Elliptical Trainer

Elliptical Trainer

An elliptical trainer (sometimes called a cross trainer) is an exercise machine that simulates a number of aerobic exercises, including walking or running, stair-stepping, or cross-country skiing. Elliptical machines have pedals suspended above the ground and are moved forward and back, or up and down, on a track. A user's foot never hits the ground on an elliptical trainer, so the jarring impact of walking or running on a hard surface is eliminated, and many back pain sufferers find this an advantage.

The suspended pedals move on an oval-shaped ("elliptical") track and provide a workout for the legs, and most trainers are designed so that the resistance can be changed to make the workout easier or more rigorous. Because the elliptical motion is fluid, movement on the trainer does not jar or stress the spinal structures.

Advantages to Using an Elliptical Trainer

  • Very low level of stress on the spine and other joints and bones
  • Provides an efficient cardiovascular workout and, secondarily, helps build muscle strength when the greater resistance settings are used
  • Most elliptical trainers allow the user to adjust the incline and resistance levels
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  • Some models offer foot pedals that move in dual directions (i.e., forward and backward) to exercise more muscle groups and add variety to the exercise routine.
  • Some models of elliptical trainers also have handles or poles to provide an upper body workout (similar to the upper body workout in cross country skiing).

Disadvantages to Using an Elliptical Trainer

  • Some people find it difficult to start the motion, given that the pedals are not on the ground and it can require a significant forward push to set the pedals moving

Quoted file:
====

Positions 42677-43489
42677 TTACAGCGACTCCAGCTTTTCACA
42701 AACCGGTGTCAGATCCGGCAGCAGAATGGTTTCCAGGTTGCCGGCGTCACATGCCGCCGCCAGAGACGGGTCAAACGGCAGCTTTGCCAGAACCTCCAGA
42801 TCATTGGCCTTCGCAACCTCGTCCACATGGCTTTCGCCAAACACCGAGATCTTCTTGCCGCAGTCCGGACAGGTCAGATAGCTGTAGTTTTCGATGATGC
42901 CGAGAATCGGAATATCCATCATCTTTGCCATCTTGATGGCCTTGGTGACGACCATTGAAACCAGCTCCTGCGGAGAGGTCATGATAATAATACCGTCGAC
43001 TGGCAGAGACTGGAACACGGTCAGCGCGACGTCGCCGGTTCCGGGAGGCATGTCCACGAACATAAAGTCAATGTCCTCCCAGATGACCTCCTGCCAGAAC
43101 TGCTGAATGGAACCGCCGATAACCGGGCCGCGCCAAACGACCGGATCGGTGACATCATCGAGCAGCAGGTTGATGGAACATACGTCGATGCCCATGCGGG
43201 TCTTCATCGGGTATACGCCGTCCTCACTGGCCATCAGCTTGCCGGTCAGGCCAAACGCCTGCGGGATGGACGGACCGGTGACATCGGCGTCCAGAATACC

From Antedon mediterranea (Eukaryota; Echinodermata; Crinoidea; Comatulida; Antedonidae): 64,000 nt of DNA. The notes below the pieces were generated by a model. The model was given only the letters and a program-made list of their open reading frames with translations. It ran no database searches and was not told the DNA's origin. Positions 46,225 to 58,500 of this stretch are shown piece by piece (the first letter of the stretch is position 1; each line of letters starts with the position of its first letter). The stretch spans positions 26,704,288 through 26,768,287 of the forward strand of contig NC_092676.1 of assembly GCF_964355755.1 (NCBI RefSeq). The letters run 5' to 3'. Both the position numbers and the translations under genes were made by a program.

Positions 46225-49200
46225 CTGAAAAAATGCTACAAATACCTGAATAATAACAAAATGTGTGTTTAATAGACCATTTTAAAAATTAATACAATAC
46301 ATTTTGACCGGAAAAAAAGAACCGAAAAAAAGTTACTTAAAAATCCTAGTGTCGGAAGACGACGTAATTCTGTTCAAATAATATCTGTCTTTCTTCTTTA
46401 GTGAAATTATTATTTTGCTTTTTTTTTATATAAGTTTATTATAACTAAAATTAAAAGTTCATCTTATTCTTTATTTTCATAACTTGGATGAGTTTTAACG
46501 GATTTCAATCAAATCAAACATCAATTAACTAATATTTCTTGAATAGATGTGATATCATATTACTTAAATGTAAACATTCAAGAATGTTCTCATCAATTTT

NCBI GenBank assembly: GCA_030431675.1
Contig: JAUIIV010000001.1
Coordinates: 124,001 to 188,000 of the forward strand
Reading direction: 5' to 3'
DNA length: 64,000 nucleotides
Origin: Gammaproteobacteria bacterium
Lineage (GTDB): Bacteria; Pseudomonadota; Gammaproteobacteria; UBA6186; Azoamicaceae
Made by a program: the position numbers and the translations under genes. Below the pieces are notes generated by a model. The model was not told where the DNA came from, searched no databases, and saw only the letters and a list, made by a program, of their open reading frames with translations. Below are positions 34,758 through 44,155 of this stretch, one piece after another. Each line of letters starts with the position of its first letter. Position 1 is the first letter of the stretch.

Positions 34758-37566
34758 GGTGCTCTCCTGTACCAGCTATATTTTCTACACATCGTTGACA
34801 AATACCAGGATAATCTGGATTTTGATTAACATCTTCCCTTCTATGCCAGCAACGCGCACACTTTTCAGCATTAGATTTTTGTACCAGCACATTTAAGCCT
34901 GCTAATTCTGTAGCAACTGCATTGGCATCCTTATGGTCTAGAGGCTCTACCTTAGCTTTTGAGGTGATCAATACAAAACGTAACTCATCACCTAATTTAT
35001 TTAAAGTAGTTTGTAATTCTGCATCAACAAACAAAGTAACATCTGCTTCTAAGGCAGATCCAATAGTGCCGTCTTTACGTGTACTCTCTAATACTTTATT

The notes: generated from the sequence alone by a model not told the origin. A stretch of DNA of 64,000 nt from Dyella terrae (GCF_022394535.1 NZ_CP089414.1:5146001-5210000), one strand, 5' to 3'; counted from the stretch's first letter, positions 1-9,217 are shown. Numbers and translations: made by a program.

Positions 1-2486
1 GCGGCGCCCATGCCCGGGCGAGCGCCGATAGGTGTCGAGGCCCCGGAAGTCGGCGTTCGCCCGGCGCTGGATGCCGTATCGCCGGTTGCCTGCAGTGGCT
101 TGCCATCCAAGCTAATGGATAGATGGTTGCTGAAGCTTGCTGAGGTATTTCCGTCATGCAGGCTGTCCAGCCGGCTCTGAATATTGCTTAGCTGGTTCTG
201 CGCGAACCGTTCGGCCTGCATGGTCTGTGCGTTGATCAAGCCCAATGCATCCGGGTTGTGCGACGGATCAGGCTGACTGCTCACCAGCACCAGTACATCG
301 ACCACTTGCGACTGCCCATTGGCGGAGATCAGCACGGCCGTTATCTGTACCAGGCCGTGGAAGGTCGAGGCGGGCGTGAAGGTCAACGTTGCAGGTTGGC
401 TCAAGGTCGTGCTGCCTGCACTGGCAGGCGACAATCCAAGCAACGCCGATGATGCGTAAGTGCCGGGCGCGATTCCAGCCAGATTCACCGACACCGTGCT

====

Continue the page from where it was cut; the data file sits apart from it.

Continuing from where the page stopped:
• Does not provide much weight bearing exercise (a key part of osteoporosis prevention) to strengthen bones and muscles because the smoother movements are designed for lower impact
  • Primarily focuses on the legs, even on machines that have a 'ski' function with movable arms, so users will need to add other upper-body and core muscle exercises to their routine to get a well-rounded workout
  • The advanced elliptical trainers can be expensive. Basic models cost around $1,000, and higher-end models with more features are priced in the $4,000 range. Annual maintenance may add extra cost.

What to Check Before Purchasing an Elliptical Machine

Ideally, it is best to test the model at a local gym or sporting goods store to determine if it fits the exercise program and the space in the home where it would be kept. In addition, consider the following features:

  • Adjustability and appropriateness of stride length. Some elliptical trainers offer only a pre-set stride length that may or may not be appropriate, while other models offer adjustable stride lengths, allowing the user (or multiple users) to set the most comfortable stride length.
  • Motion of the pedals and arm handles. It should be a smooth, consistent motion; jarring or catching will place stress on joints and interrupt exercise flow.
  • Amount of weight the machine can support. Some models support no more than 200 pounds, while higher end elliptical machines can support users who weigh up to 400 pounds.
  • Noise level while operating. Some elliptical trainers are noisier than others, and would overwhelm or interfere with other activities in the same room, such as TV watching or conversation.
  • The availability of parts/repairs. Readily available parts will decrease the potential for exercise to be interrupted for long periods of time.
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